How an Offline Cookie Delivers Guest to Restaurants
There is often a missing link between where people spend time -- online -- and where they spend money -- in physical locations, like restaurants and stores. Bridging the gap between online marketing and offline sales is one of the primary goals of businesses in the digital era. The challenge is simple to understand. A big chunk of our time, and over $40 billion of the world’s annual ad dollars, is spent online, yet over 90% of purchasing still happens offline .
Offline shopping is still going strong
The time we spend online influences our behavior in the real world. Consider this stat: online sales are only 7% of the economy, but 47% of offline sales were influenced by the web in some way.Nearly half of an American adult’s day is spent browsing websites, checking email and looking at social media. Since ad spending tends to flow to where people are spending their time, it makes sense that it’s moving to digital media. By 2021 spending on digital marketing will hit $120 billion, or 46% of all ad revenue. However, at that time, e-commerce sales will still only be about 17% of the economy.
Here’s the real rub: Even though traditional businesses are spending billions on digital advertising, they have no direct way to measure results. E-commerce businesses can measure the impact of online advertising from impression to transaction. But that’s not so easy for offline counterparts.
Digital cookies are the key to online tracking. They remember visitor information and keep track of preferences. They measure visits to web pages and recognize when someone returns. Without them, websites would be about as effective, and trackable, as billboards.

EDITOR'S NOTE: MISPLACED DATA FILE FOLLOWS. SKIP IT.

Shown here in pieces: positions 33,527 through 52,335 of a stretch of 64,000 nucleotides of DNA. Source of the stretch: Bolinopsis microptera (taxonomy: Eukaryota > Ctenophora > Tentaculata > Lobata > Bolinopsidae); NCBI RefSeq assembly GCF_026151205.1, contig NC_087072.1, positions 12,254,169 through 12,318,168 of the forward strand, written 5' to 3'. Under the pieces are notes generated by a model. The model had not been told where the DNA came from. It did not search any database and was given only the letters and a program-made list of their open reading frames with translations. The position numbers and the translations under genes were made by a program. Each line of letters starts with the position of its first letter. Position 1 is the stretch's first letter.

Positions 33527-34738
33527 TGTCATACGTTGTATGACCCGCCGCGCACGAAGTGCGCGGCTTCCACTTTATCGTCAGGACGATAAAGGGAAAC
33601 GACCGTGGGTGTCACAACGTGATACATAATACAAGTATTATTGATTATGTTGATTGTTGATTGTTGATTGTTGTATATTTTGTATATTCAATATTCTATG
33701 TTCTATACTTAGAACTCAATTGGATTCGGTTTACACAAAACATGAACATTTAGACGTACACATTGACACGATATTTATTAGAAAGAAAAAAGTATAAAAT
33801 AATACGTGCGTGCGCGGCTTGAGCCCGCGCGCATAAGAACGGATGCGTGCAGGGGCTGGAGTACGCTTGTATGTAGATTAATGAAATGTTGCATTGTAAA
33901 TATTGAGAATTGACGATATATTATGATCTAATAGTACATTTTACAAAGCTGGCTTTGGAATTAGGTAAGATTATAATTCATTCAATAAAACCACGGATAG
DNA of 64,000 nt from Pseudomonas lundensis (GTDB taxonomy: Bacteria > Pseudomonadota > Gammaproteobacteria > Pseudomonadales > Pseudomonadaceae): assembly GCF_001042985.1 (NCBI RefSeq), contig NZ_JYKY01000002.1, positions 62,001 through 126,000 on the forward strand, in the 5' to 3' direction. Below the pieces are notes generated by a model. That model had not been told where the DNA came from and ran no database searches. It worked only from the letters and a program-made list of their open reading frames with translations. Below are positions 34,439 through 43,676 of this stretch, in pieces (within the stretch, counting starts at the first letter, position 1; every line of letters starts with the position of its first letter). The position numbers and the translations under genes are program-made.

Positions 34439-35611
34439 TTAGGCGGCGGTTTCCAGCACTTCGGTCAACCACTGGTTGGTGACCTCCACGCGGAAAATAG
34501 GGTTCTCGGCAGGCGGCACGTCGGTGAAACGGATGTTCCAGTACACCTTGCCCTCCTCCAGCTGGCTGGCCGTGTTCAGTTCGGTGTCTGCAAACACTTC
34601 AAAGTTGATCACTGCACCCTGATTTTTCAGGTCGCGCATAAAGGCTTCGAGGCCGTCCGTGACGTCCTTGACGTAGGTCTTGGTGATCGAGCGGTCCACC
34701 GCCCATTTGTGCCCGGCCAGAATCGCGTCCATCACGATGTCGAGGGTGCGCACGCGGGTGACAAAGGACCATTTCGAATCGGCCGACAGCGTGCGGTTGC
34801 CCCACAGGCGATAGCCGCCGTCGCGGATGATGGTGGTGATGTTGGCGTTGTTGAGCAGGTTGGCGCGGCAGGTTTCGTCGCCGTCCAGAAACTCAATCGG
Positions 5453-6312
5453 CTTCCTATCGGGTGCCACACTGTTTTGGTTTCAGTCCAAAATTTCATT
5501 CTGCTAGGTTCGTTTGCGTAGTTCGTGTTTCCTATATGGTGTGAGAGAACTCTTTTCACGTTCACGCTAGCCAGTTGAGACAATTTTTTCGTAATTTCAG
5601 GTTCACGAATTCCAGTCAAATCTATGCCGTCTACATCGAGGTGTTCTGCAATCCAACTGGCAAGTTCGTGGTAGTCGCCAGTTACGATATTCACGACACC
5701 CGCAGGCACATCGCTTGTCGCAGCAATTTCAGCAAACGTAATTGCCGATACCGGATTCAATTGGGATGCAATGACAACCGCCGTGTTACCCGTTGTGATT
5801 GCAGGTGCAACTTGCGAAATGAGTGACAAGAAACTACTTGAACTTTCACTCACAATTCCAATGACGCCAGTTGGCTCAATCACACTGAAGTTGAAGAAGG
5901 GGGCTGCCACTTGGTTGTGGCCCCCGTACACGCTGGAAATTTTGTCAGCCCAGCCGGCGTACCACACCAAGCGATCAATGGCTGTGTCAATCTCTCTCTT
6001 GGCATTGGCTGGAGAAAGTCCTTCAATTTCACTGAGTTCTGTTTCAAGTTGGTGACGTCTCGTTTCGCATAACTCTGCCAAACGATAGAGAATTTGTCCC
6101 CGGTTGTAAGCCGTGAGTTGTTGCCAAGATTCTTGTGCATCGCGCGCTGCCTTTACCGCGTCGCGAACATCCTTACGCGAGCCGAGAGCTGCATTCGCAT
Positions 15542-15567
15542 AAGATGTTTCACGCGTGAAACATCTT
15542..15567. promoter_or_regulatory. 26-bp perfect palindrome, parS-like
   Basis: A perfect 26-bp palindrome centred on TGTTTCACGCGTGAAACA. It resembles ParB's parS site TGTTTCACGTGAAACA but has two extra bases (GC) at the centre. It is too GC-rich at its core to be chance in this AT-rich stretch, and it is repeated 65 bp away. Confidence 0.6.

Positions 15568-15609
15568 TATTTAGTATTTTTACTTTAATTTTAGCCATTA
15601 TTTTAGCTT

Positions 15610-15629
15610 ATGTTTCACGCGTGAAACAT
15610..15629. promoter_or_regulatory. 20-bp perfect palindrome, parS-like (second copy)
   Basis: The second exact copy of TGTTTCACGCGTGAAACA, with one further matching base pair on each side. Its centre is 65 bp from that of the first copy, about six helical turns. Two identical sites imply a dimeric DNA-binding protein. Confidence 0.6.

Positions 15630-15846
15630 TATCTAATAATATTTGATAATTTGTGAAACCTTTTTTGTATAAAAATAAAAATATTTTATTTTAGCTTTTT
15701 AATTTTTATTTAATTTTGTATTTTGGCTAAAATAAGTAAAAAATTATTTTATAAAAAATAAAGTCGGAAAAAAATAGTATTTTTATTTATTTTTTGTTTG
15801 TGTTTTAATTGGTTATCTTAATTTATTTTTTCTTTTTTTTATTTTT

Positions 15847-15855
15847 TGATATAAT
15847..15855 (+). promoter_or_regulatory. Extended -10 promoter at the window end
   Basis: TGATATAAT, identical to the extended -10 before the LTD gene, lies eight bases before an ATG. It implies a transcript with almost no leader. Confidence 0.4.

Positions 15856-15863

Developing an offline cookie would enable direct offline attribution. Put simply, offline attribution is the ability to tie online marketing to offline actions such as in-store visits and sales. This is often described as the holy grail for brick-and-mortar marketers because historically they have had no way to directly measure the business results of their efforts.
Businesses have used coupons and loyalty programs, but these have notoriously low participation rates and can be time consuming to manage. What marketers need to be as successful as online businesses is a way to automatically track the journey a customer takes from seeing an ad to checking out at the register.
Leveraging WiFi for offline attribution
Free WiFi access points in business locations could form a network for measuring store visits. By inviting customers to use free WiFi, merchants can opt customers into marketing programs. Once registered, customer visits can be automatically logged by the retailer’s access point.
Using WiFi signal like an offline cookie can function as a trigger for communication, just like a website visit is used in the online world. This functionality enables technology that allows restaurants to track customer visits, effortlessly build customer profiles and keep them up to date. It can also help to automate marketing practices like automatically sending specific email offers triggered by customer visits or characteristics. So for example, a welcome email to first time visitors, or a special incentive to get someone who hasn’t visited in a while to return. One key capability is the ability for restaurants to measure an offline equivalent of click-throughs to measure exactly how many customers returned to the store after seeing a marketing message.
In many ways, it’s similar to what made internet and web marketing so effective. Many restaurant owners are throwing money away on marketing programs that just aren’t delivering ROI. The offline cookie empowers restaurants to be rational about where advertising dollars are allocated because they will know if a customer clicked on an ad and ended up in the store.
About the Author
Kai Umezawa is vice president of product at Zenreach. Zenreach’s network now includes tens of millions of users, and drove more than 7.7 million Walk-Throughs in 2018, based on data from Zenreach customers. This network will be the key to helping offline merchants get more from digital ad spend as well.